Over the past decade, crisis accommodation has been moved out of the Byron area as part of a so-called “centralisation” of social services, according to local newspaper Echo. Louise O'Connell, general manager of the Byron Community Centre, confirmed that almost all of the temporary, affordable and emergency housing in the region is now located in the very towns and cities that were hit hardest by the floods—places like Lismore, where at one point the flood waters reached a height of 14 metres—rather than Byron itself. It’s no secret that calamities of this scale disproportionately impact society’s most vulnerable, their shockwaves demarcated along the fault lines of class, race and socioeconomic status. Gentrification plays a major role in that trend. Of the 700,000-plus people who were impacted by the floods, an estimated 4.2 percent were Indigenous residents and traditional owners, many of whom have similarly been priced out of secure housing in Byron—which sits on Indigenous Bundjalung Country—and forced to live in volatile areas further afield. Cabbage Tree Island, a First Nations community some 40 kilometres south of Byron, was almost completely submerged by the rising waters.
“I've got nowhere to go. I cannot emphasise that enough: I have nowhere to go.”
There are encouraging stories of philanthropists, millionaires and celebrities pitching in to help with rescues and relief—some locals suggested that gentrifier’s guilt was spurring them into action—but many individuals who have borne the brunt of the disaster feel as though they are out of Byron’s sight and mind.
“The billionaires are pushing the millionaires out of Byron.”
Faced with rising tides, rising housing prices and rising likelihood of extreme weather events, some are having to make that hard decision. May is looking to the north; Rouillon is desperately hoping to find more crisis accommodation before her current place is knocked down; and Tyrrell is weighing up her options.“My knee jerk reaction right when the floods happened, because of where I've seen this area heading for a while, was that we were definitely going to be moving back to Ireland,” said Tyrrell.“Let's just say magically me and my kids were able to sort out accommodation here. [But] what does their future look like, as kids who have grown up in this area and call this place home, but will never be able to afford to live here either—or will have to move to some dangerous areas just to be able to afford it?”Even O’Connell, who’s worked on the frontline of the issue for years and watched affordable, secure housing diminish since the 2000s, is at a loss for answers.“We can't see what the solution is,” she said. “I don't know what's going to happen to people who were pushed out of Byron Bay into more affordable areas such as Lismore—and now there's no housing in Lismore. So where do they go?”“The problem is huge.”Follow Gavin Butler on Twitter.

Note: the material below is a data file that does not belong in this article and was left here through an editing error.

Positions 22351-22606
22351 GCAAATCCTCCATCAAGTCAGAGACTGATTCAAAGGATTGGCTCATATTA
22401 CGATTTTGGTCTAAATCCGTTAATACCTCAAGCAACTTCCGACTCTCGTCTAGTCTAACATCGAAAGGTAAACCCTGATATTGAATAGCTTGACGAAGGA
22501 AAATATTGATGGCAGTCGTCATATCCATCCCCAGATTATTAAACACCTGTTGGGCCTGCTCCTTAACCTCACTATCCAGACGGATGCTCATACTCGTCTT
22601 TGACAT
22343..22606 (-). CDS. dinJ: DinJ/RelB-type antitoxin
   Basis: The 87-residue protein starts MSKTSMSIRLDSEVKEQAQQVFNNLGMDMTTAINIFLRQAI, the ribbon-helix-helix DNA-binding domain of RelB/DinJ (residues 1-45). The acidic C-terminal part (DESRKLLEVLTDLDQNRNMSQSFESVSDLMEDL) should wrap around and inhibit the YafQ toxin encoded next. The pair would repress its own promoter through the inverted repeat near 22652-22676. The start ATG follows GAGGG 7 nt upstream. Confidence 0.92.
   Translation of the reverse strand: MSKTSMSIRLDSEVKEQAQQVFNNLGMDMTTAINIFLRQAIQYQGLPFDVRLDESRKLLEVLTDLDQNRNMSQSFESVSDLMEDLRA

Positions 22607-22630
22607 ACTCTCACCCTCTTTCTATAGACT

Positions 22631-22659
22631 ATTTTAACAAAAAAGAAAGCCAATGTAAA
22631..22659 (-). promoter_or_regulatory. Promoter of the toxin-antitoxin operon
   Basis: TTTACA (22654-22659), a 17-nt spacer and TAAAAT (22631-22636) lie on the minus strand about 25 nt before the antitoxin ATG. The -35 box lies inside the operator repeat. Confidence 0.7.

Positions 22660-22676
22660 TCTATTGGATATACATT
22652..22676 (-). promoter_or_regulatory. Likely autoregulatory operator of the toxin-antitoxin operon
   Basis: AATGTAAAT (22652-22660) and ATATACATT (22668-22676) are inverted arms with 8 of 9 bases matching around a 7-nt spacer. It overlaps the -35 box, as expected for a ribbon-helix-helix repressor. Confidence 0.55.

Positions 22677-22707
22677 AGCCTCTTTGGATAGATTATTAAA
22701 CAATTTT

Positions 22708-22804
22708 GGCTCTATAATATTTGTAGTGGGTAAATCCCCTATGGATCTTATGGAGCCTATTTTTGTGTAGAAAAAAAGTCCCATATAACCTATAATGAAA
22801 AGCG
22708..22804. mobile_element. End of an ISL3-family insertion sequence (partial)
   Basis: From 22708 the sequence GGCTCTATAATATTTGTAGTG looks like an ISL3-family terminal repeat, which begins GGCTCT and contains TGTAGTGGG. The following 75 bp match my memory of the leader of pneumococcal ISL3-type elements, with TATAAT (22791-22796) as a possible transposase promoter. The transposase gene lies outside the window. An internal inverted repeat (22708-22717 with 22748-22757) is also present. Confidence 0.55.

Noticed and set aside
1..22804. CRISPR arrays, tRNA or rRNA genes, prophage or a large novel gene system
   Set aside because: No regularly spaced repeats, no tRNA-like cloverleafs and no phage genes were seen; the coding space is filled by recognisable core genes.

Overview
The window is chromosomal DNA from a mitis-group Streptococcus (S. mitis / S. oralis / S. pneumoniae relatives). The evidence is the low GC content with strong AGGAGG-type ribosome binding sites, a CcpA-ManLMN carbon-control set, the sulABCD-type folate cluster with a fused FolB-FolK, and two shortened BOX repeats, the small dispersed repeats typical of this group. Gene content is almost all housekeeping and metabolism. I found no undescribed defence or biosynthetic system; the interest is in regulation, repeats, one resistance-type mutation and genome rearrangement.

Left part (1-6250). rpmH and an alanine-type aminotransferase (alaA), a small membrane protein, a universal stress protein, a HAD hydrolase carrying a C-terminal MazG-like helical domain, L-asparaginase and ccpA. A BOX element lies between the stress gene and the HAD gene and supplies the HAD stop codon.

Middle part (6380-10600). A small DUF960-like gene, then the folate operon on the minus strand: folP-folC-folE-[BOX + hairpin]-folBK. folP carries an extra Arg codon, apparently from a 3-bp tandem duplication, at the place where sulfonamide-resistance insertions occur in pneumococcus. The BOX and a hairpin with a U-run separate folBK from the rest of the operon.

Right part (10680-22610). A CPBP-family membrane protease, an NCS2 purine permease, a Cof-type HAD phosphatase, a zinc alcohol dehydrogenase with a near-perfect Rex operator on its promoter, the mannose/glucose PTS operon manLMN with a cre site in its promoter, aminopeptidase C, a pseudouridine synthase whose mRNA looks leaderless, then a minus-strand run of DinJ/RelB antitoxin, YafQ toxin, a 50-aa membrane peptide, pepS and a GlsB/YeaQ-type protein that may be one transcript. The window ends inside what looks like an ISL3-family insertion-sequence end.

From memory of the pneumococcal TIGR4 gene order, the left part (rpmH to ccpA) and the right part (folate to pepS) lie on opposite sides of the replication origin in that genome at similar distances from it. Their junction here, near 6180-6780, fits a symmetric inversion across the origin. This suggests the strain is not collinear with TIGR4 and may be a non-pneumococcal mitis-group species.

“Researchers have coined a term for the way in which climate change dictates the value of certain areas, and in turn shapes who can and can’t afford to live there: climate gentrification.”